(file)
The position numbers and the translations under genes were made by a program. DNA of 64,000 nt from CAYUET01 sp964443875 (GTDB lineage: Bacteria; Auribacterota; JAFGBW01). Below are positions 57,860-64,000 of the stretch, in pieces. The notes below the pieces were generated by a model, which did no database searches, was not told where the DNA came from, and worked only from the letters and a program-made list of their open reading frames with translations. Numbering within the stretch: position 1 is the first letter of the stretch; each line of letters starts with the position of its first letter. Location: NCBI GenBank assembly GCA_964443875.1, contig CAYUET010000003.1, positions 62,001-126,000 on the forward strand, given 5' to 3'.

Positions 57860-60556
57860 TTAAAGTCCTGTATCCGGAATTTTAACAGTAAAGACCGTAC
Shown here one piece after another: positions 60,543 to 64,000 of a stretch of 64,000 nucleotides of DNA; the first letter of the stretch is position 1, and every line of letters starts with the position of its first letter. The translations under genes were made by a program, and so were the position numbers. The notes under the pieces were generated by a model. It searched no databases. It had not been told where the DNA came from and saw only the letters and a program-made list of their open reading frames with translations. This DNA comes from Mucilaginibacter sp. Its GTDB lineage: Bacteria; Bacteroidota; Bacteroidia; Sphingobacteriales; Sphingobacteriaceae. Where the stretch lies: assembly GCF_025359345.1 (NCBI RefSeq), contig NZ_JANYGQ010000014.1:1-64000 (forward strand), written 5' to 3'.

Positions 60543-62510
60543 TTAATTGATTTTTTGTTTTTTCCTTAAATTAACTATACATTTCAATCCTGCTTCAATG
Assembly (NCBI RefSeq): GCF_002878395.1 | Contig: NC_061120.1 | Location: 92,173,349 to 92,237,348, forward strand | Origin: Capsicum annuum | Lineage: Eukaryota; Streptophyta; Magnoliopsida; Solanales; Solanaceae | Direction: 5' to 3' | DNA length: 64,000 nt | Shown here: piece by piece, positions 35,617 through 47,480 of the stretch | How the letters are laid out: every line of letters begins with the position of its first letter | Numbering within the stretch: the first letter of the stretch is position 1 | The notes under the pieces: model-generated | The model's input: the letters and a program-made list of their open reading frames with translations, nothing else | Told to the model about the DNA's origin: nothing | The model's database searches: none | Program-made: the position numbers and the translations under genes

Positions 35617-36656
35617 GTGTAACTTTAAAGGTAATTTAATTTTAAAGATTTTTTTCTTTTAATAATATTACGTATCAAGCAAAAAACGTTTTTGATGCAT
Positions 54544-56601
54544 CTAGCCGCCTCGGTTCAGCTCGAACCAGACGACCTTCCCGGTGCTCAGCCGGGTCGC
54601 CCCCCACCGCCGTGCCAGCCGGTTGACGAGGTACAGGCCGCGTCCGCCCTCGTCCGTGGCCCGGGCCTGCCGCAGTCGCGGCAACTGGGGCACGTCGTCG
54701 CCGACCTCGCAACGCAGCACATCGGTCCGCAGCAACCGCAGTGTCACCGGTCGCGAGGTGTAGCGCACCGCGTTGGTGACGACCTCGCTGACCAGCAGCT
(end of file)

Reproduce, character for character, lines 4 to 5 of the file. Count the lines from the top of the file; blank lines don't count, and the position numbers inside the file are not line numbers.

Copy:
Shown here one piece after another: positions 60,543 to 64,000 of a stretch of 64,000 nucleotides of DNA; the first letter of the stretch is position 1, and every line of letters starts with the position of its first letter. The translations under genes were made by a program, and so were the position numbers. The notes under the pieces were generated by a model. It searched no databases. It had not been told where the DNA came from and saw only the letters and a program-made list of their open reading frames with translations. This DNA comes from Mucilaginibacter sp. Its GTDB lineage: Bacteria; Bacteroidota; Bacteroidia; Sphingobacteriales; Sphingobacteriaceae. Where the stretch lies: assembly GCF_025359345.1 (NCBI RefSeq), contig NZ_JANYGQ010000014.1:1-64000 (forward strand), written 5' to 3'.

Positions 60543-62510